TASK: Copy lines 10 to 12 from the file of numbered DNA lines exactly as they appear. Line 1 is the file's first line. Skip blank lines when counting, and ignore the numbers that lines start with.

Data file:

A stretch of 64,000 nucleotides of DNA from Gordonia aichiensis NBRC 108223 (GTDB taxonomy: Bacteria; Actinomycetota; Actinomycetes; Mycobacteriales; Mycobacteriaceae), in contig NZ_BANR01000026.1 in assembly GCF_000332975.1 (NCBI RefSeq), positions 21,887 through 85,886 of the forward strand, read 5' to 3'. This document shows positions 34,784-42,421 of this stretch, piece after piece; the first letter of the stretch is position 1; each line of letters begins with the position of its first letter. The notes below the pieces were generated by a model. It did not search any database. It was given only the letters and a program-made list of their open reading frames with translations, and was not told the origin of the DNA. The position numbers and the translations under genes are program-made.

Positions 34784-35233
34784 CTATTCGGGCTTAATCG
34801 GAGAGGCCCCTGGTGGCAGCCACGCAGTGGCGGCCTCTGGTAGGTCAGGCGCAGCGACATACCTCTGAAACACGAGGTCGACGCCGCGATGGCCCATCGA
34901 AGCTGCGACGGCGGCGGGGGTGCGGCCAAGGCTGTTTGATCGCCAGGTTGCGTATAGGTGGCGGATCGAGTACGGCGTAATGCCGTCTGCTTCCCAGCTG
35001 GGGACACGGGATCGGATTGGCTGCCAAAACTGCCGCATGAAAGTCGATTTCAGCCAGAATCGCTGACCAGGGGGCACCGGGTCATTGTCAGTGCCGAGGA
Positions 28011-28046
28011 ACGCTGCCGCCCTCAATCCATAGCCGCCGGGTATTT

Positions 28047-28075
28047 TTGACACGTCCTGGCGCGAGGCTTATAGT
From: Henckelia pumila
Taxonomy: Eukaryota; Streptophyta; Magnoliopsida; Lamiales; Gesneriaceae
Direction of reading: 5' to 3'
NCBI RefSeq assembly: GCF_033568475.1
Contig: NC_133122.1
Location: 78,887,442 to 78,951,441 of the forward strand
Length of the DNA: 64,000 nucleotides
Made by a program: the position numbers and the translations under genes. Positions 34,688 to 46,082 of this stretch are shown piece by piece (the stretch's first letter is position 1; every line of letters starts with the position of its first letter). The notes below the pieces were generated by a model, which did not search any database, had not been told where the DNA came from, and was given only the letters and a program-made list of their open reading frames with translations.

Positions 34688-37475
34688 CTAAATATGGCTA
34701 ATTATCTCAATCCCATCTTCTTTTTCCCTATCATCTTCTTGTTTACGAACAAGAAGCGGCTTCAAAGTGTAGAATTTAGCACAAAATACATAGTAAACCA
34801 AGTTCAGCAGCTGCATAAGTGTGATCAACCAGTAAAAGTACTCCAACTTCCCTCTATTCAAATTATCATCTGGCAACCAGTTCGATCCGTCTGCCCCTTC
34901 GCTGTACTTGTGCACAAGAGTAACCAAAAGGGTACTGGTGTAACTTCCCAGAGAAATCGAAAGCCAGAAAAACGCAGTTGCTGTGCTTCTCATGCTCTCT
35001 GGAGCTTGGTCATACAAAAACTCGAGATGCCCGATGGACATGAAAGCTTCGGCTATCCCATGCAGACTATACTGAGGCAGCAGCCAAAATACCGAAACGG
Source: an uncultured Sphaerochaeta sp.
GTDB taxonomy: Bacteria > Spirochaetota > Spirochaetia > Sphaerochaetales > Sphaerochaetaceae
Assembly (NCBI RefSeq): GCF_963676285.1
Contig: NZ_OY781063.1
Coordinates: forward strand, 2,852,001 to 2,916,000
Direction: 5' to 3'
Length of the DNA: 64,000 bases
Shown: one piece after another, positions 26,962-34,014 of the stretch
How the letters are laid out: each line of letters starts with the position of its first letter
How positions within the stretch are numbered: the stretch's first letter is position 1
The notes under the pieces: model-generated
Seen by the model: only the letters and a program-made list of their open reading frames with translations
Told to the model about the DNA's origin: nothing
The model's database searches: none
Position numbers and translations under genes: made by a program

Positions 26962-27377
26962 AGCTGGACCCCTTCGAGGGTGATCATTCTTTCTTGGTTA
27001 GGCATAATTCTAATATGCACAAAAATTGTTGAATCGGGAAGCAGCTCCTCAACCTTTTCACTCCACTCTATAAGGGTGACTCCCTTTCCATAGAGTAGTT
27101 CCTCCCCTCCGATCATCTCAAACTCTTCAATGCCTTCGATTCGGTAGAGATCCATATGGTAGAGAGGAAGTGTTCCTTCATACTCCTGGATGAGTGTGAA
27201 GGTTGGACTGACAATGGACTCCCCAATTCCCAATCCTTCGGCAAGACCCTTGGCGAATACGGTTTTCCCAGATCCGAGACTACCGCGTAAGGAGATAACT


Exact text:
28047 TTGACACGTCCTGGCGCGAGGCTTATAGT
From: Henckelia pumila
Taxonomy: Eukaryota; Streptophyta; Magnoliopsida; Lamiales; Gesneriaceae